Basic Research & Technology Transfer
Basic research conducted in federal laboratories and research institutions provides the underlying foundation for the innovation economy in the U.S.
Why it matters: Federal basic research investment has led to groundbreaking technologies such as the creation of the Internet and the development of lifesaving medical treatments, strengthened national security, and advanced energy technologies. These discoveries have resulted in, and continue to incite, American innovation, job creation, and economic growth.
The landscape: Recent trends have demonstrated a decrease in overall R&D funding and a decrease in the R&D funds allocated toward basic research. Studies by the National Science Foundation show the percentage of basic research activity funded by federal agencies dipped to forty-four percent in 2015, compared to seventy percent throughout the 1960s and ‘70s, standing in stark contrast to countries such as China which have increased R&D investments approximately 30-fold from 1991 to 2016.
What can be done: We can efficiently use today’s basic research dollars by improving the transition of technology from government labs to commercial activity.
- Commercialization programs such as the Small Business Administration’s Small Business Innovation Research (SBIR) and Small Business Technology Transfer (STTR) programs and the National Science Foundation’s Innovation Corps (I-Corps) help to bridge the commercialization divide for small businesses.
- SBIR and STTR funding have contributed to major technological breakthroughs developed by venture-backed companies, including advancements in identity theft, regenerative wound healing therapies, and biometric sensor technology.
- I-Corps provides entrepreneurial training to scientists and engineers preparing to take federally-funded projects into commercialization, has helped accelerate advanced technologies such as facial recognition tools to battle human trafficking.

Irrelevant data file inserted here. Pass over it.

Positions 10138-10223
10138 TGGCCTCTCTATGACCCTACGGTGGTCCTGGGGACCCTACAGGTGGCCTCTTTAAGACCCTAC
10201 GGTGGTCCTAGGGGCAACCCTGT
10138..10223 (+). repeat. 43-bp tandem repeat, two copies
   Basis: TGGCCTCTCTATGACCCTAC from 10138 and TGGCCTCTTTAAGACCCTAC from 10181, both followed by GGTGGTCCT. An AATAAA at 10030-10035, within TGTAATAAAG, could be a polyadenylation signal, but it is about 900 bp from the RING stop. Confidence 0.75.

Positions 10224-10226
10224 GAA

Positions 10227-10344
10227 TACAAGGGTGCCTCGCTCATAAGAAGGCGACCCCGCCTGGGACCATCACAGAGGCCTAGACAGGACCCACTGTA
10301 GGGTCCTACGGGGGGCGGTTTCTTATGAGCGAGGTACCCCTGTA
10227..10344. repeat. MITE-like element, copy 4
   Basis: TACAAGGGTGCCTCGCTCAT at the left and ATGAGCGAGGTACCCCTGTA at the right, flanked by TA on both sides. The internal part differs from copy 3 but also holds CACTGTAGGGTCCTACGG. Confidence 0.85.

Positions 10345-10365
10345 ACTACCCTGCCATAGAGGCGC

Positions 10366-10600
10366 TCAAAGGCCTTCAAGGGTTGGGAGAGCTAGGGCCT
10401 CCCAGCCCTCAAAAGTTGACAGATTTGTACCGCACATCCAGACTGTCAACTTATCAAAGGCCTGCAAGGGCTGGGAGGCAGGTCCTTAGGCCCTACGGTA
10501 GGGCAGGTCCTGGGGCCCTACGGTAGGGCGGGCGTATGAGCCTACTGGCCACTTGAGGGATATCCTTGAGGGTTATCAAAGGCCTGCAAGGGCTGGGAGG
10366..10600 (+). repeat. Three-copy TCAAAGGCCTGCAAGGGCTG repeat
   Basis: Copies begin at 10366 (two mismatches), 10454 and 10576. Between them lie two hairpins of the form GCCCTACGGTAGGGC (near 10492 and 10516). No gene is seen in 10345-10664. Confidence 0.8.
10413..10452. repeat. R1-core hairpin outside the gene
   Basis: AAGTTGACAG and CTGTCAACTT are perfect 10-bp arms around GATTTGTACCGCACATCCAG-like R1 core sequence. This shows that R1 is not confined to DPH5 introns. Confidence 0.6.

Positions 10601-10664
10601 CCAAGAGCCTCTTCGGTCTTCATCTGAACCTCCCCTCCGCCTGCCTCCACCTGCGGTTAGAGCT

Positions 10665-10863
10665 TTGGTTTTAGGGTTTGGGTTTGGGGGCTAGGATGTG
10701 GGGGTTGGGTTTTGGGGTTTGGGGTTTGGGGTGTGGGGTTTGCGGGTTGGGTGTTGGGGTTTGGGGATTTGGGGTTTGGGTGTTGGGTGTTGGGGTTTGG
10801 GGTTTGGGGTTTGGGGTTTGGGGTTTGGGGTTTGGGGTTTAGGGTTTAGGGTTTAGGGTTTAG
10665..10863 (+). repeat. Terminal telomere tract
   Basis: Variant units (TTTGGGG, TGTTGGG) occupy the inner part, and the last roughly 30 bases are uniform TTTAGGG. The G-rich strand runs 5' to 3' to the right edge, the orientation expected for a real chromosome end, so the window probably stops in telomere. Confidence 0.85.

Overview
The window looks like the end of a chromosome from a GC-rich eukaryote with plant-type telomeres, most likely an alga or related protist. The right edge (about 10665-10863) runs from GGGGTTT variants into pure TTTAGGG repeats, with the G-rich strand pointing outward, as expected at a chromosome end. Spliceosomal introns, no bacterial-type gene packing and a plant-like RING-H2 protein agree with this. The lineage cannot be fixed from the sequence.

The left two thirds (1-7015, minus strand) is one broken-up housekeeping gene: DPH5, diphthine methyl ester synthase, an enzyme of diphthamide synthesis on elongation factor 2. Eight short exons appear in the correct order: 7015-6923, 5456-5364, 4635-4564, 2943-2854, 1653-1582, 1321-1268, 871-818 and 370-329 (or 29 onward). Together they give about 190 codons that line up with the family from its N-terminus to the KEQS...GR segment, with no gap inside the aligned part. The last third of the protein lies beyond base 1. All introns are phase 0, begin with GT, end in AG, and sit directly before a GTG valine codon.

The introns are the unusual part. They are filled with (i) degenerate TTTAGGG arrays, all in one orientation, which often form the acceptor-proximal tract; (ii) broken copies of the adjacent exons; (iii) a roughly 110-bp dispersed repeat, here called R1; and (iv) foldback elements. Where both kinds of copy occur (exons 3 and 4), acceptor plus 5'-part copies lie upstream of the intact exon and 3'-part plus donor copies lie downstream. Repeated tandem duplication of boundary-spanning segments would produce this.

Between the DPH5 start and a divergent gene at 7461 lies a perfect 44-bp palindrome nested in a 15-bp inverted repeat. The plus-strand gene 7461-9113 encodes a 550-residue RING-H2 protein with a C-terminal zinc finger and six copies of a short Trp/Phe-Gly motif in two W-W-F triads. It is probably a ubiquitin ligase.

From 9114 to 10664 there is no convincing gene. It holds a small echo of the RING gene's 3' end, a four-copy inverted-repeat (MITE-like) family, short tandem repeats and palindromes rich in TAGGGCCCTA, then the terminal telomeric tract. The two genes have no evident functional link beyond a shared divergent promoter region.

- Increased investment in federal basic research programs and greater efficiencies in the processes of commercializing new technologies.
- A federal commitment to sustained annual growth in funding basic research activity of at least four percent to fuel new technological breakthroughs and pave the way for venture-backed startups to grow into successful companies and advance American economic competitiveness.
- Improve the translation of federally-funded research into commercialized technology and new companies. The Small Business Innovation Research (SBIR) and Small Business Tech Transfer (STTR) programs are two commercialization programs that are vital tools in ensuring basic research dollars have an impact. The 117th Congress passed the CHIPS and Science Act to provide a renewed commitment to federal basic research funding and technology commercialization efforts focused on enhancing the U.S. innovation capacity. NVCA supported this bill from its inception as the Endless Frontier Act.
- Bills to advance entrepreneurship, including the Transfer Act, which would dedicate funding for proof of concept technologies, and the Innovators to Entrepreneurs Act, which further supports the I-Corps program by expanding the current curriculum and the eligible pool of applicants.
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